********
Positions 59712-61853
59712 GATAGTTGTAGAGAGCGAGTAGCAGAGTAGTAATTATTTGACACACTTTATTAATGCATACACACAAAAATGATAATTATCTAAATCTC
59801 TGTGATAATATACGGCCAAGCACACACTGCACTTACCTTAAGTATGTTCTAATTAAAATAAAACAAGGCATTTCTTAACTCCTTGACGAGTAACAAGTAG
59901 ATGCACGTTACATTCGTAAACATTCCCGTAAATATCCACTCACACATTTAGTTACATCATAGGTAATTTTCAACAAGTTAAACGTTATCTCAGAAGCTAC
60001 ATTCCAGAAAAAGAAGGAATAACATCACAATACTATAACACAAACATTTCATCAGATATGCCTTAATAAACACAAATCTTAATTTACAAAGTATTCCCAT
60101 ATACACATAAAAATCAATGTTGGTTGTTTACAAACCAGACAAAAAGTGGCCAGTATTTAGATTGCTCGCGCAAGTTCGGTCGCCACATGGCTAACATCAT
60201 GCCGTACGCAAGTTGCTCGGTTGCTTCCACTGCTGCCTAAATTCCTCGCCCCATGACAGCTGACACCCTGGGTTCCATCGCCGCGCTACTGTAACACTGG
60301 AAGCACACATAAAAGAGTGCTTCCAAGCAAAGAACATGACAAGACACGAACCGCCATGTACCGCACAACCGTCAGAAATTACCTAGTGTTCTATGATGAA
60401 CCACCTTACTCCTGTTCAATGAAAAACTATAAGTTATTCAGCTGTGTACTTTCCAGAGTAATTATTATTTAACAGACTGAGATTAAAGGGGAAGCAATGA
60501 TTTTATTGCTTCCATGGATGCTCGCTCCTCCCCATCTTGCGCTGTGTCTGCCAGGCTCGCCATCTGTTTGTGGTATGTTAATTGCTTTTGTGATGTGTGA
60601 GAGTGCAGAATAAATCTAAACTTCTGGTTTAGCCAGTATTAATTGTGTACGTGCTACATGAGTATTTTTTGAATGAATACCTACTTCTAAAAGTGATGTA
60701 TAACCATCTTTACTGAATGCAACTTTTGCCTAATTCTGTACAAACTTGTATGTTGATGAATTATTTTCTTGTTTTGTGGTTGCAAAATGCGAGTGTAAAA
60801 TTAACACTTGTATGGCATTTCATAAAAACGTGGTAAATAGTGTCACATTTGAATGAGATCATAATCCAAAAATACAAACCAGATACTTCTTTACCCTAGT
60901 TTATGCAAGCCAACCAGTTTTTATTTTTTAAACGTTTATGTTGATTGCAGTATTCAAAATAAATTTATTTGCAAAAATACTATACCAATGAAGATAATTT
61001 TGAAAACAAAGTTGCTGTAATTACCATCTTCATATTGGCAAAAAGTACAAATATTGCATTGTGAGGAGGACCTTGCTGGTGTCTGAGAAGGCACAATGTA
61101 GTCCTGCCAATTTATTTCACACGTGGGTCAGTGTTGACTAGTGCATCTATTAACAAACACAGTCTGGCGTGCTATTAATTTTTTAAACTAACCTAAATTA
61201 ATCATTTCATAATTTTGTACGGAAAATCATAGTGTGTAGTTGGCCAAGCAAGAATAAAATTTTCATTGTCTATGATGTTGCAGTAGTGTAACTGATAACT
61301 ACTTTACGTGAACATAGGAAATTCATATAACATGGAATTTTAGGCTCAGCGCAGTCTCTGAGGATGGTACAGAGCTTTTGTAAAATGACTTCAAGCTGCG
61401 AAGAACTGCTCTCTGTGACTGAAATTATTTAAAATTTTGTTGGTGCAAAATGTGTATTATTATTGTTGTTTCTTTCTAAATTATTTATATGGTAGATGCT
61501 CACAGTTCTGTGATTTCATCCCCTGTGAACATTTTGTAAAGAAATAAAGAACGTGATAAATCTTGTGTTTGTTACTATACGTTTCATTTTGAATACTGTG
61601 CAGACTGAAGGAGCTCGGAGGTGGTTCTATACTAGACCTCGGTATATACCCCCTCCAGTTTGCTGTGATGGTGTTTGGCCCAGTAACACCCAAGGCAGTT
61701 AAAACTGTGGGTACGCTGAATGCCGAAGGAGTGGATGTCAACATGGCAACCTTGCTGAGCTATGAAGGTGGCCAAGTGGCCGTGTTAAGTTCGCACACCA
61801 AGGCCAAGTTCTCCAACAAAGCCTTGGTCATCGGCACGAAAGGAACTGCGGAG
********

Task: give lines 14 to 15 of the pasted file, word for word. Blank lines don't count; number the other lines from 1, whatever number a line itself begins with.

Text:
60901 TTATGCAAGCCAACCAGTTTTTATTTTTTAAACGTTTATGTTGATTGCAGTATTCAAAATAAATTTATTTGCAAAAATACTATACCAATGAAGATAATTT
61001 TGAAAACAAAGTTGCTGTAATTACCATCTTCATATTGGCAAAAAGTACAAATATTGCATTGTGAGGAGGACCTTGCTGGTGTCTGAGAAGGCACAATGTA